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By Pya Verrett on March 3, 2013
Format: Hardcover Verified Purchase
These are real people with complex lives in Accra (the capital city of Ghana), trying to turn something they love into a viable living. They find connections to the lyrics and sound of NYC mc's but also formulate their aspirations in relation to the successes of the big names in American hip hop. They face challenges of gender, class, and mobility specific to the Ghanaian context. Shipley has lived with the artists, radio hosts, dj's, beatmakers, and producers of extraordinary talent in many cases, sometimes with little formal education, sometimes very well educated, sometimes parochial, mostly cosmopolitan. You find yourself pulling for the characters in Shipley's book, Reggie Rockstone, MzBel, M3nsa, and others, the most sympathetic of whom is, in some way, the city that they are all moving through.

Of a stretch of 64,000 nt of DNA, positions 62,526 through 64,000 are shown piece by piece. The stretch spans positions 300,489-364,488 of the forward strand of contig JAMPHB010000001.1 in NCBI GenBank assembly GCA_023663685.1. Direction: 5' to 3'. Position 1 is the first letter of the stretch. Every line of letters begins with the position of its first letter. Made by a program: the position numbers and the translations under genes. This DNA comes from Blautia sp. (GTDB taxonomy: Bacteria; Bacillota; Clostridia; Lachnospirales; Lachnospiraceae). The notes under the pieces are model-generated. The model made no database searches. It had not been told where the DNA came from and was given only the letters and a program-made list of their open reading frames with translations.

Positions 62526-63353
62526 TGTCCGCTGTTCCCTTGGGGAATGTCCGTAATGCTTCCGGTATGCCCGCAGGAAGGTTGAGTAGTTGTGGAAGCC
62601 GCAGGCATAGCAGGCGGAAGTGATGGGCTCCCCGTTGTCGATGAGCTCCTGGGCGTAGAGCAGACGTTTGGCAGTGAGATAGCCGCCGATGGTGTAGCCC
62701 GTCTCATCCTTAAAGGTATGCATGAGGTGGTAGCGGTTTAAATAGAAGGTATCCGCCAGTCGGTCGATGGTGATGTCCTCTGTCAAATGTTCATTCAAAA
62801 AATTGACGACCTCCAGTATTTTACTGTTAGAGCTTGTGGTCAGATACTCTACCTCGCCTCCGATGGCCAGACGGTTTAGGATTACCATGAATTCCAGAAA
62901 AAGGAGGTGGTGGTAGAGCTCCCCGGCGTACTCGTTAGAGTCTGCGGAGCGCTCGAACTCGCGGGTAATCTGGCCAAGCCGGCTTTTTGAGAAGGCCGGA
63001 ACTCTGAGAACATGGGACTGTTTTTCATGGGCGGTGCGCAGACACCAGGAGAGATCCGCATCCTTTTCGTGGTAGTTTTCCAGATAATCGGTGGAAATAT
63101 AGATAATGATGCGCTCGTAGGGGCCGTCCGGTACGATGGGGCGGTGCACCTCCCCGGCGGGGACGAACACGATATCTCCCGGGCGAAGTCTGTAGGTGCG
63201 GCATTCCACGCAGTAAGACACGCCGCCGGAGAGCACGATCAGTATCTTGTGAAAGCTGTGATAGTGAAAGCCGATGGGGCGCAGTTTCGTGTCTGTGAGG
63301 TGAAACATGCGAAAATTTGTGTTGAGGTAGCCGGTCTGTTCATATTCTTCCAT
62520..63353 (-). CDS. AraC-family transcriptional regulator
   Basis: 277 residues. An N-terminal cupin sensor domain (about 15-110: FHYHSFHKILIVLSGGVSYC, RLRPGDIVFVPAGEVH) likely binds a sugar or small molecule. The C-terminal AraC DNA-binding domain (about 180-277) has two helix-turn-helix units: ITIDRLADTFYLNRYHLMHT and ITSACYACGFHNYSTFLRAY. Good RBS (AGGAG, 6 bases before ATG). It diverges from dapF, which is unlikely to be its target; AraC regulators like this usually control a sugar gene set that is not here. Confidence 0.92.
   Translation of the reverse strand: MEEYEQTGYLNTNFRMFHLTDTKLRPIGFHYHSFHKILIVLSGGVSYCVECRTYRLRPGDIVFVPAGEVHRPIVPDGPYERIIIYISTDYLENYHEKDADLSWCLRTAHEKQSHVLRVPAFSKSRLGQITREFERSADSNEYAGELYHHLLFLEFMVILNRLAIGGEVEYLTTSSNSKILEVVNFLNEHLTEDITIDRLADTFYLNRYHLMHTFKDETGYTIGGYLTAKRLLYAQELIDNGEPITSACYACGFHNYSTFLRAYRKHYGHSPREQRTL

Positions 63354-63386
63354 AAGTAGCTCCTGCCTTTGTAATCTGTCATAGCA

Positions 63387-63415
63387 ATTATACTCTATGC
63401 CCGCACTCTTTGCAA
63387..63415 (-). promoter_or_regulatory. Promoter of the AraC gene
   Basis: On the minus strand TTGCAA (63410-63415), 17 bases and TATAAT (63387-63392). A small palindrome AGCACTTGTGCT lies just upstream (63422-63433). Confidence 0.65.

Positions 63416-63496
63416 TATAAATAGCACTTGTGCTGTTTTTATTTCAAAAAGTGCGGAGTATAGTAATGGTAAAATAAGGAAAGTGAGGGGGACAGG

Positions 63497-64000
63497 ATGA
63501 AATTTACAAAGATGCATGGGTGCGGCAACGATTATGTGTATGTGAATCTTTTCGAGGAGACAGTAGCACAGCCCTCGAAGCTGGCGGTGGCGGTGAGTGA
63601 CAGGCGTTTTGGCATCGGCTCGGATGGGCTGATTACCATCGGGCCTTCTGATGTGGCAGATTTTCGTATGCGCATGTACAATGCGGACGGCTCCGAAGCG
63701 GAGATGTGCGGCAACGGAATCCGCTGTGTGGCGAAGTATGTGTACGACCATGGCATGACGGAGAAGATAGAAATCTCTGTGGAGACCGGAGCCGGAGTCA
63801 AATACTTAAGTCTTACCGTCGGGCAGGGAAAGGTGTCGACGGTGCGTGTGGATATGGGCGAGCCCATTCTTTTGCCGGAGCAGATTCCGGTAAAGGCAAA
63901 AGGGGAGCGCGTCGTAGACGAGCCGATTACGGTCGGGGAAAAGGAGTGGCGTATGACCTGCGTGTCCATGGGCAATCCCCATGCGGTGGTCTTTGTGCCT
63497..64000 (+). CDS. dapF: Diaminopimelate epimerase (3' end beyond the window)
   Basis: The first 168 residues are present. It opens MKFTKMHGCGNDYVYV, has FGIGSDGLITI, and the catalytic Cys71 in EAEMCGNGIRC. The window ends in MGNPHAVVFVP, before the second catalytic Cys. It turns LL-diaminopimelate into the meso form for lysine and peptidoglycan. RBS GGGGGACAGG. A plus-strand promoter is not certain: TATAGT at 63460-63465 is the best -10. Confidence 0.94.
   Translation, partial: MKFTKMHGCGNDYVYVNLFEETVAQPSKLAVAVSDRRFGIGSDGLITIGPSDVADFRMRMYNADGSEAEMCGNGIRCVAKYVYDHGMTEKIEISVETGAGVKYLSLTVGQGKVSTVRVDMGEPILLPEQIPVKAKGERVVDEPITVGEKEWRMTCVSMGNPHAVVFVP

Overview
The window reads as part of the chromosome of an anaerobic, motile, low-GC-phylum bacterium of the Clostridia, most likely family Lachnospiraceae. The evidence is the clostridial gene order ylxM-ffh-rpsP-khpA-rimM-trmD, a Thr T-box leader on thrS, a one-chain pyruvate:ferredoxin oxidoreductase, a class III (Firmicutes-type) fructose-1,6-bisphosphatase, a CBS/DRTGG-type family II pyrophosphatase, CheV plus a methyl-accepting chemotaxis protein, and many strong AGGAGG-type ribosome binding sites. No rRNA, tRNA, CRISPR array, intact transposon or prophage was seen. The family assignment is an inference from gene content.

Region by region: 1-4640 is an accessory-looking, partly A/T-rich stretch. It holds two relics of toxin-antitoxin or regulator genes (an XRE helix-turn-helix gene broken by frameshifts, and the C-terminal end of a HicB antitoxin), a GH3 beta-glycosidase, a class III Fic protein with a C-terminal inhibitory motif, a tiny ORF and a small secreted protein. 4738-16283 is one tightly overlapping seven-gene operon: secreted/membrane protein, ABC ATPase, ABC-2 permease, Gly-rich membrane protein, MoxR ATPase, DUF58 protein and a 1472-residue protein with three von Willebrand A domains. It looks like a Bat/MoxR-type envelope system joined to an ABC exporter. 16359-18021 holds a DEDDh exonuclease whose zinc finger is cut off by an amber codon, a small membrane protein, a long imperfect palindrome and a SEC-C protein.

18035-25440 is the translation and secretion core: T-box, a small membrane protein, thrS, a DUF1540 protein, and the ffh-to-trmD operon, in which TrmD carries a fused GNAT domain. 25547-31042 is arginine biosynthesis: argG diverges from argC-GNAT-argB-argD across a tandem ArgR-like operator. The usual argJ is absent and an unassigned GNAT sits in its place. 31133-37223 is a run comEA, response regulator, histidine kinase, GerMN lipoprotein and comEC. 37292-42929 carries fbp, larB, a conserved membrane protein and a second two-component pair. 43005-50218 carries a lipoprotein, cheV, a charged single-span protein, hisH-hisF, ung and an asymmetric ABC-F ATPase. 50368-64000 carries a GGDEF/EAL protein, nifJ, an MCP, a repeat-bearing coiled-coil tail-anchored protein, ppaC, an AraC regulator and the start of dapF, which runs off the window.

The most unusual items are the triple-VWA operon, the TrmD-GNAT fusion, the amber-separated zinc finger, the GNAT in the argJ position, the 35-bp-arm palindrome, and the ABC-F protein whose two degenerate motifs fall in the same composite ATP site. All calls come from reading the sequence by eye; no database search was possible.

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By loveshistory on March 2, 2013
Format: Paperback
Living the Hiplife invites a new understanding of the Global. It shows how major local icons achieve global reach with their art forms through the channels of emigration and diaspora. It's also an offbeat contribution to economic history, showing young African entrepreneurs operating in (1) informal economies, (2) the growing semi-formal economy of electronic self-promotion and sales, and (3) formal economic mechanisms of records labels, promoters, etc. There's something for specialists in cultural anthropology, undergrads, and anyone interest in the back-story of contemporary culture.